TIF took hold in Chicago in 1984, after the City Council unanimously approved a governing ordinance creating the North Loop TIF. Since then, Chicago has expanded to nearly 150 TIF districts (as of the close of 2014) and has diverted over $5 billion in property taxes.
Past analysis of TIF spending showed TIF money was spent equally between public and private projects. However, regardless of how much money goes to public projects in general, a more recent analysis shows only 8 percent of total TIF spending under Mayor Rahm Emanuel has been allocated toward school projects, notwithstanding the mayor’s declared focus on schools. And the city spent nearly $50 million in 2015 from TIF to pay for the financing costs associated with running the TIF districts.
TIF has been a constant windfall for Chicago government. Cook County Clerk David Orr recently announced that Chicago has seen an increase in TIF collections in 2015 of approximately 24 percent, or nearly $90 million. With large annual revenues, proponents of TIF view the program as “free money,” but that couldn’t be farther from the truth. TIF funds redevelopment by taking money from other taxing bodies. That has allowed Emanuel to cry poor and impose on taxpayers the burdens TIF tax revenue diversions exacerbate.
A common belief is TIF districts are intended to increase economic development, including bringing more jobs to TIF areas. But TIFs may not actually do much to improve the economic environment of those districts. A study from Ball State University found TIF districts “have little impact on economic development other than increasing [the] assessed value of property within the district.” In sum, TIF districts only serve to keep more tax money within those districts, and do not necessarily bring in more jobs or a better standard of living for residents within the districts.
Ultimately, the public’s limited knowledge of the TIF program allows it to thrive in Chicago. Though there have been changes to the system over the past decade, TIF remains opaque. Aldermen have called for a forensic audit of the program, but such examinations have yet to materialize. The mayor and his staffers who handle the TIF program fight requests to release information clarifying the way TIF funds have been expended.
Two examples illustrate the unfairness of Chicago’s TIF system.
TIFs as slush funds
The corruption and unfairness associated with TIFs in Chicago is well documented. TIFs have served as political slush funds, into which the mayor diverts millions of tax dollars to reward his political donors. While there are many examples of TIF dollars being used to benefit the well connected, two are particularly egregious: Lathrop Homes and the South Loop.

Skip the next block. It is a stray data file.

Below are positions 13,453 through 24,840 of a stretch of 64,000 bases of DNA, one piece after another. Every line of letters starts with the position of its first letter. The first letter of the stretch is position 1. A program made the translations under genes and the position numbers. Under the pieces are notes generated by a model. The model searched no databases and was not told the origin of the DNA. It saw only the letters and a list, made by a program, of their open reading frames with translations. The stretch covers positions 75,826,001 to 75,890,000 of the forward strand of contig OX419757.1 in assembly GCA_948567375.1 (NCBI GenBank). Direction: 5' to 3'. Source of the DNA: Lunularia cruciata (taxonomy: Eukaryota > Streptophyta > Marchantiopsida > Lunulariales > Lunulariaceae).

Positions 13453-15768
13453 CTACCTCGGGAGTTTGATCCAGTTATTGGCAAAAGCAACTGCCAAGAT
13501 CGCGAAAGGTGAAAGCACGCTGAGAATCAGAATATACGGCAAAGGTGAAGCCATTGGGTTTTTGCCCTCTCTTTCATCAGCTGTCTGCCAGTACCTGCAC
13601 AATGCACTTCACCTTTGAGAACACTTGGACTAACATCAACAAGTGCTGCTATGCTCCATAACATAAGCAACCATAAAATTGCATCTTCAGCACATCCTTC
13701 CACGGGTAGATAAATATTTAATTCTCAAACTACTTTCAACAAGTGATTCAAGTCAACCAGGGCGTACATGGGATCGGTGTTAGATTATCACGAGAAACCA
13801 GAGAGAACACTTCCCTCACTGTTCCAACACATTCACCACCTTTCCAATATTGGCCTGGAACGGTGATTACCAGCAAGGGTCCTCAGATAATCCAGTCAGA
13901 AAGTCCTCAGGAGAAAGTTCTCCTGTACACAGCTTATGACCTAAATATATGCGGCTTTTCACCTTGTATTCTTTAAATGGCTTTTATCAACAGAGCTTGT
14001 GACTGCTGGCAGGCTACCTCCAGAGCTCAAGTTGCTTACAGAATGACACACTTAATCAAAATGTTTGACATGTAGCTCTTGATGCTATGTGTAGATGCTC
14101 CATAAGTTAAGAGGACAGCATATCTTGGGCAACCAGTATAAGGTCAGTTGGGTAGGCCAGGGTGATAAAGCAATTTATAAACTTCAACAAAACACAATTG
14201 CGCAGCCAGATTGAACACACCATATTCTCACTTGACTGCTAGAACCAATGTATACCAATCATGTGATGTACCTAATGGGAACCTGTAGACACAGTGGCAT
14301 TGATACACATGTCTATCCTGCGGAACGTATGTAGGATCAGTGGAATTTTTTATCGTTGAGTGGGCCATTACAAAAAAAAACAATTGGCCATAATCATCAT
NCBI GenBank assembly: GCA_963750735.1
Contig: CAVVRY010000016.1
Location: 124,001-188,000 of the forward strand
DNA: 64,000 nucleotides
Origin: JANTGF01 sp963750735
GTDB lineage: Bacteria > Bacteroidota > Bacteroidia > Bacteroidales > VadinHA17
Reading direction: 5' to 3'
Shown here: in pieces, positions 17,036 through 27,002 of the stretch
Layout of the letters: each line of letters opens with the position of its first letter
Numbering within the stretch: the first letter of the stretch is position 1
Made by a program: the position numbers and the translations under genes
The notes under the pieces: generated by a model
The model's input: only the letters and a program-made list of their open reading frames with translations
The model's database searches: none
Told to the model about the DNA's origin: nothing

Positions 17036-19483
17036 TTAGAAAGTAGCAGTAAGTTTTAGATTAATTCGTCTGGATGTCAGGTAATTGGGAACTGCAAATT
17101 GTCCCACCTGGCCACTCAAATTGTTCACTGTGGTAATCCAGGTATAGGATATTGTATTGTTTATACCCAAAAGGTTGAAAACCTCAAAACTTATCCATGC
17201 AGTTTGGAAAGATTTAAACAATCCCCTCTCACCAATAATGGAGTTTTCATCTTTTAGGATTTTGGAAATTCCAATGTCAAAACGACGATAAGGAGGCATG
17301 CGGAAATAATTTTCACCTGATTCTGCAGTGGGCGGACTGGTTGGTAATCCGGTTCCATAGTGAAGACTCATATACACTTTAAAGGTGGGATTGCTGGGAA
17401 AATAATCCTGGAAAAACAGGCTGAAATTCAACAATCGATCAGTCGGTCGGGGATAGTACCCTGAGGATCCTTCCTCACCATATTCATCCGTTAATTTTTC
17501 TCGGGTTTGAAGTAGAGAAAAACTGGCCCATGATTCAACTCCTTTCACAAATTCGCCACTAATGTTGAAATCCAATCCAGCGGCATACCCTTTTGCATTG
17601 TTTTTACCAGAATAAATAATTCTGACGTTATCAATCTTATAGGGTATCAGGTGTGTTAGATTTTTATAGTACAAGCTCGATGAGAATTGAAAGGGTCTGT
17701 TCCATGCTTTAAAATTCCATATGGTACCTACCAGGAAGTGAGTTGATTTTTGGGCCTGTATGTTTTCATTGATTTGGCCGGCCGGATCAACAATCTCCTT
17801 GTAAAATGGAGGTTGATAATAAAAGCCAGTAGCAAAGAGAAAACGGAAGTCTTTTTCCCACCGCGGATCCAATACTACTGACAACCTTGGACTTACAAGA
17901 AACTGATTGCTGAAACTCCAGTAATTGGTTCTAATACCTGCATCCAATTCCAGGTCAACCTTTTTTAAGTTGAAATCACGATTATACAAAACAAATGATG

Lathrop Homes, located on 32 acres on city’s North Side at Diversey Avenue and the Chicago River, was once considered the gold standard in public housing. It spurned the typical high-rise model of public housing in favor of brick row houses and smaller apartment buildings. The National Register of Historic Places added the homes in 2012 in part due to the open space designs of noted landscape architect Jens Jensen.
It has since fallen into disrepair and needs to be overhauled. The Plan Commission approved a new development for the area to keep public housing while adding new market-rate units. In order to achieve this development, the city is in the process of creating a brand new TIF district on that site, which is expected to be presented to the City Council in September.
The land in the proposed TIF district is owned by the Chicago Housing Authority and is currently tax-exempt. That is, no property tax is collected for any property on the Lathrop Homes site. If the city approves the new TIF, the current property-tax rate of 0 percent will be frozen and all taxes collected will go to the TIF. In other words, all property taxes collected on the redeveloped Lathrop Homes site – which will house not just people with affordable housing vouchers, but also people paying full rent – will be deposited into a TIF account to be spent as the mayor sees fit after the site redevelopment costs have been paid.